In retrospect, I realise these papers are informative and a legal requirement and not necessarily indicative of the reality. I assume statistically more women receive successful breast reconsctructive surgery than not. But at the time, whilst reading all the possible scenarios of how the surgery can go wrong, I became very doubtful about the reconstructive procedure as an option for me. I reached for my phone and began searching for the alternatives to breast reconstructive surgery with silicon implants. (Personally, I would have preferred if my plastic surgeon had presented these options to me himself so that a discussion could have opened up about the pros and cons of the options available. Finding out for oneself via the internet and weighing up the positives and negatives without the support of a professional seems too much like being left to your own devices.)
Well, one alternative is a different kind of reconstructive surgery, a manipulation in the body, which is more “natural” when it comes to acceptance or non-rejection of the implanted matter. This is because the reconstructed breast is “built” out of fat and muscle tissue from ones own body, either from the abdominal area or the back. There are varieties but it is generally called DIEP or TRAM flap surgery. It sounds wonderful, (especially if the fat is coming from the abdomen – hey a tummy tuck and breast augmentation all at once!!!) but the surgery time can take up to twelve hours. And it involves more than a transfer of fat and muscle. There’s blood vessels and circulation to consider too. Not such a simple procedure, I soon realized, and the down side is that the body doesn’t always accept the transferred tissue, despite coming from one’s own body.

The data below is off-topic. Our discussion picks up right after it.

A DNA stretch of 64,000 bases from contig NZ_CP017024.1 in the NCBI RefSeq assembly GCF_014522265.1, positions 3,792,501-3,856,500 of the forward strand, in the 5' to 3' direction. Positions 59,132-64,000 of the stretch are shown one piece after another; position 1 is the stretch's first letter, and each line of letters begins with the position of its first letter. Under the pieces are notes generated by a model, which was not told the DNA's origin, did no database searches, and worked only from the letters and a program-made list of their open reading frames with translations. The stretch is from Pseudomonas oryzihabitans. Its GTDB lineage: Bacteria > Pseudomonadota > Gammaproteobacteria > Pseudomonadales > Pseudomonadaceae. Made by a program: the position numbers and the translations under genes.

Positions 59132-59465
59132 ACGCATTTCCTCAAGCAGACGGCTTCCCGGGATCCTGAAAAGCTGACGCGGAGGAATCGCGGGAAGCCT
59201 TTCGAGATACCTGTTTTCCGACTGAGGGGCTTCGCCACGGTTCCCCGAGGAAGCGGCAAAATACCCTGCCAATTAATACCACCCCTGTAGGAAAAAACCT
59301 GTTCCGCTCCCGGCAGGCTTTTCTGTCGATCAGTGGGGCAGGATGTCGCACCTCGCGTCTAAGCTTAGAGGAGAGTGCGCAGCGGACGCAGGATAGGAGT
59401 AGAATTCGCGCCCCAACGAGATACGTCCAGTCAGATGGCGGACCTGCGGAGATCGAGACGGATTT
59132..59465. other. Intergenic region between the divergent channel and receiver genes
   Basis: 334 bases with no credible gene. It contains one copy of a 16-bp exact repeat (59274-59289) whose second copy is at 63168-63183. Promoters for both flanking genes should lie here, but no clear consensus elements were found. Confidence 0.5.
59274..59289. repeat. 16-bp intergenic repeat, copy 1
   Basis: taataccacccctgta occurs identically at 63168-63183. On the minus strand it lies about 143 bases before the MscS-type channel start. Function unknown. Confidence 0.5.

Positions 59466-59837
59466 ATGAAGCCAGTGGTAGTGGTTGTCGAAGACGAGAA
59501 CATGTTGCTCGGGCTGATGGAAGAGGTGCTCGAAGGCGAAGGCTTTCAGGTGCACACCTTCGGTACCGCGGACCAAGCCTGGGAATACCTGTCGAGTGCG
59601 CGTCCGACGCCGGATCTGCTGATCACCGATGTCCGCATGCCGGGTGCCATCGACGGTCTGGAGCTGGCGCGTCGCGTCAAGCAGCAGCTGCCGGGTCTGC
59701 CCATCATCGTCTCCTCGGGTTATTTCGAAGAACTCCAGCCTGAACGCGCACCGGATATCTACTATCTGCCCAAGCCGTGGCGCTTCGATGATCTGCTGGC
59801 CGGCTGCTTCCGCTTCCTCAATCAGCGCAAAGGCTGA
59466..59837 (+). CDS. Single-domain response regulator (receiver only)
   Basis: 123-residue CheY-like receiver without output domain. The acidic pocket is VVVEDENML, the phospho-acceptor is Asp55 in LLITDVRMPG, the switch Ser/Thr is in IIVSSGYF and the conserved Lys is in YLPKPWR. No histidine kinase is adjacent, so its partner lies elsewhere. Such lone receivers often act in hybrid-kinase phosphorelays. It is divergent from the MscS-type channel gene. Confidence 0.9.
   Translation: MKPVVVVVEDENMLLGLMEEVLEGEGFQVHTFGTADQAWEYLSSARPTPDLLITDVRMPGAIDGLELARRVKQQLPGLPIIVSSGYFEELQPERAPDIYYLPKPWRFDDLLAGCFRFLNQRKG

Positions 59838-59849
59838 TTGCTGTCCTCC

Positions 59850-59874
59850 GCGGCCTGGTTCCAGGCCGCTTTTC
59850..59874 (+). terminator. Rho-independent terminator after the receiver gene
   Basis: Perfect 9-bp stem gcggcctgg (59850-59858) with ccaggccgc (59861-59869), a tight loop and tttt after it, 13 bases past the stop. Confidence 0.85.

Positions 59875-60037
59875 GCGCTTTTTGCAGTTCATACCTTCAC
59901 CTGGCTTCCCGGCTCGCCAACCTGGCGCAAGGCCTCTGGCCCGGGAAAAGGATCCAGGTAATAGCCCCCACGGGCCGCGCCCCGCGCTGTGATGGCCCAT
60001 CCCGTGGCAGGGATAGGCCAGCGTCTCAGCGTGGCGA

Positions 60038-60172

The other alternative is not to reconstruct, to go breast free. I first read about this in the waiting room, waiting for the doctor who was delayed, in the throes of my panic about risk factors of silicon breast implants, on the website http://www.breastfree.org. This site contains information about and testimonials from women who have opted for exactly what the website name advertises, going breast free.
It didn’t take much convincing. It is the less popular choice, only 20% of women with breast cancer opt to go breast free. But there is no doubt that it is the safer option. Recovery from the mastectomy itself is easier, virtually pain-free I would testify to and shorter. And there is no question or doubt about whether the subsequent treatments for the actual cancer are compromised. They’re not.
So I chose cancer cure first, reconstruction maybe later. As it is, I’ve missed the boat on the silicon implant reconstructive surgery as that must be decided on before the mastectomy (this is because, a tissue expander has to be inserted during the surgery for removal of the breast and saline solution must be regularly injected in to the missing breast site to create an internal pocket into which the silicon implant can be inserted). I can decide on the flap surgery at a later date.
Going breast free is definitely the less pretty and more inconvenient choice. One is left with a big scar around which anything from fat to scar tissue is likely to form. The images of results of breast reconstructive surgery on the internet are quite impressive. The anxiety and conservative nature of my personality have come even more to the fore for me. And I have trust issues too, I suppose.
I’m the person who, when consulting the two gynecological surgeons for a first and then second opinion, while listening to all they had to say, I found myself examining their hands and nails! Those hands were the hands that were going to be cutting into my skin, touching my interior and sewing me back up. One surgeon had slender hands with long fingers and beautifully manicured nails. She had a presence and calmness about her that I admired. The other surgeon had short stubby hands with nails bitten down to the quick. She had a tired face and rarely smiled.